United States District Court, S.D. Illinois
M. Yandle United States District Judge
before the Court are Defendant Marshall’s Motion for
Joinder (Doc. 30) and the Government’s Motion to
Transfer Location of Trial (Doc. 53). For the following
reasons, the motions are GRANTED.
Derek Marshall, Terrell McGee, and Leslie Woods are charged
in a six-count Indictment with two counts of Conspiracy to
Interfere with Commerce by Robbery, two counts of
Interference with Commerce by Robbery, and two counts of
Carry and Use of a Firearm During a Crime of Violence (Doc.
1). The Indictment alleges that the Defendants conspired to
commit and committed two separate armed robberies of the Best
Stop in Cahokia, Illinois, on June 17, 2010, and the Mini
Mart in Cahokia, Illinois, on July 8, 2010. The joint trial
of Defendants Marshall and McGee is scheduled to begin on
September 26, 2016. Defendant Woods’ trial has not been
joinder of multiple defendants in an indictment is allowed
under Federal Rule of Criminal Procedure 8(b) when the
Government has alleged that the defendants “have
participated in the...same series of acts or transactions
constituting an offense or offenses.” United States
v. Ras, 713 F.2d 311, 315 (7th Cir. 1983); Fed.R.Crim.P.
8(b). Joinder under Rule 8(b) is governed by the face of the
indictment. United States v. Bruun, 809 F.2d 397,
406 (7th Cir. 1987). The Seventh Circuit has interpreted this
rule to broadly permit liberal joinder in order to enhance
judicial efficiency, limit inconveniences to witnesses, avoid
delays in bringing defendants to trial, and allow the
“total story” to be presented to a single jury.
United States v. Stillo, 57 F.3d 553, 556-57 (7th
Cir.), cert. denied, 516 U.S. 945, 116 S.Ct. 383,
133 L.Ed.2d 306 (1995); Richardson v. Marsh, 481
U.S. 200, 209-210, 107 S.Ct. 1702, 95 L.Ed.2d 176 (1987)
(Joint trials “play a vital role in the criminal
justice system” because they promote efficiency and
“serve the interests of justice by avoiding the scandal
and inequity of inconsistent verdicts.”).
joinder is appropriate because the Defendants are alleged to
have participated in the exact same series of acts which form
the basis of the six counts charged in the two Indictments.
Each count of the Indictments relate to acts committed by the
Defendants in furtherance of an ongoing conspiracy. The
conspiracy charges in Counts 1 and 4 serve to link the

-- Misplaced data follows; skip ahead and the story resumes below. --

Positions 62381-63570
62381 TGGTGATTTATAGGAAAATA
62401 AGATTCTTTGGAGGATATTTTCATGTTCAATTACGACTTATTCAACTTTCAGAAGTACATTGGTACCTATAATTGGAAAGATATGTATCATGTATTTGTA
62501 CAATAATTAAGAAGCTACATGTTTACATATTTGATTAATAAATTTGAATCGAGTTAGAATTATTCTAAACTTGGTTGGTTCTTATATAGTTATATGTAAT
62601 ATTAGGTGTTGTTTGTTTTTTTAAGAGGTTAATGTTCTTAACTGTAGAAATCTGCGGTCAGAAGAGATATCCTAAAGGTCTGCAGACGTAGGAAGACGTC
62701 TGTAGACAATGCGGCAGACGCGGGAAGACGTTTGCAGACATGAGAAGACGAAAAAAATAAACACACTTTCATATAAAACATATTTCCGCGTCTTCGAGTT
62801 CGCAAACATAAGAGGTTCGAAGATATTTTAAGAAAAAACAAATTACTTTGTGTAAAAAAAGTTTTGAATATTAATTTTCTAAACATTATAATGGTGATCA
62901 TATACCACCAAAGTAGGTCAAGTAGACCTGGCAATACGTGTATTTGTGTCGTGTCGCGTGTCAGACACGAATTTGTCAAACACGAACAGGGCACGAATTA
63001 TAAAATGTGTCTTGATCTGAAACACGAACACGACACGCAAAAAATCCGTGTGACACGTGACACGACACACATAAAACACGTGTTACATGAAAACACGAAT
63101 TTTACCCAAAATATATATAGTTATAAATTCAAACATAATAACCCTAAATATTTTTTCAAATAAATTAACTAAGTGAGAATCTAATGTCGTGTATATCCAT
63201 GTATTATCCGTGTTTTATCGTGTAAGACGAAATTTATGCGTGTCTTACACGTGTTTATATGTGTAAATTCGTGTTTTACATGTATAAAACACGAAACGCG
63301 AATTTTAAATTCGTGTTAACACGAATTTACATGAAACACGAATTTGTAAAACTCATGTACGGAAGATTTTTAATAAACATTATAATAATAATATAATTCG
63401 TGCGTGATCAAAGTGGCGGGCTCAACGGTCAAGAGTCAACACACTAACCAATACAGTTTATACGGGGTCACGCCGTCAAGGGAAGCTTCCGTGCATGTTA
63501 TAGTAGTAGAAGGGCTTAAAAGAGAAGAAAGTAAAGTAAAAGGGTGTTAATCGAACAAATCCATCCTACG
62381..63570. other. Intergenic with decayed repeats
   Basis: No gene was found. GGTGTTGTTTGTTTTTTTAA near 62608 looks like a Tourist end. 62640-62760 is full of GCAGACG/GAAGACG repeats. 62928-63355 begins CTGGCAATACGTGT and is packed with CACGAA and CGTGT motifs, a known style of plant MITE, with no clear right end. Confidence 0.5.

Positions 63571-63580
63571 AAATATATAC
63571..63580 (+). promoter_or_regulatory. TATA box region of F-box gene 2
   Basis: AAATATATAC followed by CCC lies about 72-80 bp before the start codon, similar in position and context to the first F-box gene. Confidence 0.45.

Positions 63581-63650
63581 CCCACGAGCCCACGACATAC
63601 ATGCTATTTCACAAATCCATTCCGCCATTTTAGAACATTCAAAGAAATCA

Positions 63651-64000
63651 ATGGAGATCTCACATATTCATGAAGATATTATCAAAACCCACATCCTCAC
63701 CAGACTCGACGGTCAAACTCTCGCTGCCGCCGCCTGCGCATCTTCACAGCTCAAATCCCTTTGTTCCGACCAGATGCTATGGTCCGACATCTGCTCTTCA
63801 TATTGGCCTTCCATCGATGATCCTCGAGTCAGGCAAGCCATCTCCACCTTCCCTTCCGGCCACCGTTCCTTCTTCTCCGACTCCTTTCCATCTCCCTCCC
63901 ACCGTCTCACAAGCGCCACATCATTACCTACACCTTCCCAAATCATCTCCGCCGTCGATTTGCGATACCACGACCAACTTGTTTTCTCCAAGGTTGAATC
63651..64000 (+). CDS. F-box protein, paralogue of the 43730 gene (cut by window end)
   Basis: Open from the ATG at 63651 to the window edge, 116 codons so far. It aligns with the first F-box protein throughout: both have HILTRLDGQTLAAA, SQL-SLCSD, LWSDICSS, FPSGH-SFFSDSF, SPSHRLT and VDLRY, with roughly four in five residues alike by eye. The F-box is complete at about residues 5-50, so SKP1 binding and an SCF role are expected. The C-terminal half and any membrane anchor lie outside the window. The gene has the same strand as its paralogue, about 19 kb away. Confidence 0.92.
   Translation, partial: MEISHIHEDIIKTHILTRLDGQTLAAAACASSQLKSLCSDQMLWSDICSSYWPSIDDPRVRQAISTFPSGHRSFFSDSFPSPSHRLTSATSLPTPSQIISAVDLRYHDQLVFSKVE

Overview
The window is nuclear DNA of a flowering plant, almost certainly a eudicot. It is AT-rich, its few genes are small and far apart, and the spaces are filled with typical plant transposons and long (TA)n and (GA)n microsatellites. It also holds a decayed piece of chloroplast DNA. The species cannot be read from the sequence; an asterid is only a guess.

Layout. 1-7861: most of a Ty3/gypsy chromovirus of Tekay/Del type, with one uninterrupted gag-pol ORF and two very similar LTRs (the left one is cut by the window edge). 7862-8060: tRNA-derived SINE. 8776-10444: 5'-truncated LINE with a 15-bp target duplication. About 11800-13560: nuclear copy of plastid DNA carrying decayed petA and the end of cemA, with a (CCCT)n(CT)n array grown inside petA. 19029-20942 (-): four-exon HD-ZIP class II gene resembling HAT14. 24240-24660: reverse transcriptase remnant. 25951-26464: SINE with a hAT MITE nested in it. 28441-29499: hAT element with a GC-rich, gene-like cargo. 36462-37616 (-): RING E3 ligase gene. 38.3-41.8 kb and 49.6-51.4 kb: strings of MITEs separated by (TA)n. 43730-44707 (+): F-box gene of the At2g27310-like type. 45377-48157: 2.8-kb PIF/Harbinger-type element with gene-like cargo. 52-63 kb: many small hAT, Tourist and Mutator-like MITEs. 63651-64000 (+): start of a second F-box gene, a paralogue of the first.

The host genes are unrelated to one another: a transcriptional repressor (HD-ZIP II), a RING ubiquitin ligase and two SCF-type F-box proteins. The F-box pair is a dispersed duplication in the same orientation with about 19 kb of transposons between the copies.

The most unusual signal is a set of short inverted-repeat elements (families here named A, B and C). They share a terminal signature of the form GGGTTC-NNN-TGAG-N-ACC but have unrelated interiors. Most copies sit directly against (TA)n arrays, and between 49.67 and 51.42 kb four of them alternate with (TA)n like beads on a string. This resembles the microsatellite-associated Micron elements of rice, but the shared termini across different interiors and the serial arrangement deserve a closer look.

substantive counts against the Defendants, satisfying the
relatedness requirement of Rule 8(b) and justifying joinder.
See Ras, 713 F.2d at 315. Accordingly, Defendant
Marshall’s motion is granted.
matter is STRICKEN from the final pretrial setting of
September 8, 2016, and jury trial setting of September 26,
2016. Final Pretrial Conference is reset for December 15,
2016, at 9:30 a.m. and the jury trial is reset for January 9,
2017, at 9:00 a.m. before the undersigned district judge. The
time from the date the original motion was filed, September
21, 2015, until the date to which the trial is rescheduled,
January 9, 2017, is excludable time for the purposes of
calculating speedy trial.
Sixth Amendment requires that in all criminal prosecutions,
the accused shall enjoy the right to a speedy and public
trial, by an impartial jury “of the State and
district wherein the crime shall have been committed,
which district shall have been previously ascertained by
law.” U.S. Const. Amend. VI. (Emphasis added). The
United States District Court for the Southern District of
Illinois has no divisions pursuant to 28 U.S.C. § 93. As
such, there is no distinction between the courthouses located
in East St. Louis and Benton for purposes of a
defendant’s Sixth Amendment rights.
Rule 18 of the Federal Rules of Criminal Procedure provides
that a court “must set the place of trial within the
district with due regard for the convenience of the
defendant, any victim, and the witnesses, and the prompt
administration of justice.” Fed.R.Crim.P. 18. “A
trial court has broad discretion in deciding where to fix the
location of the trial which will not be overridden on appeal
as long as the court gives ‘due consideration’ to
the factors listed in Rule 18.” United States v.
Balistrieri, 778 F.2d 1226, 1229 (7th Cir. 1985) (citing
United States v. Truglio, 731 F.2d 1123, 1130 (4th
Cir.1984). Thus, pursuant to Rule 18, the Court must weigh
the convenience of the defendant and his witnesses against
the prompt administration of justice and the Court’s
inherent power to manage itself, its resources and its
caseload as it sees appropriate.
considered the circumstances of this particular case, the
Court finds that the aforementioned relevant factors weigh in
favor of holding trial at the East St. Louis courthouse.
Here, most, if not all, of the witnesses who will testify in
this case reside in Cahokia/East St. Louis, Illinois area or
in St. Louis, Missouri. Although the undersigned’s duty
station and essential chambers staff are located in Benton,
the Court is persuaded that the prompt ...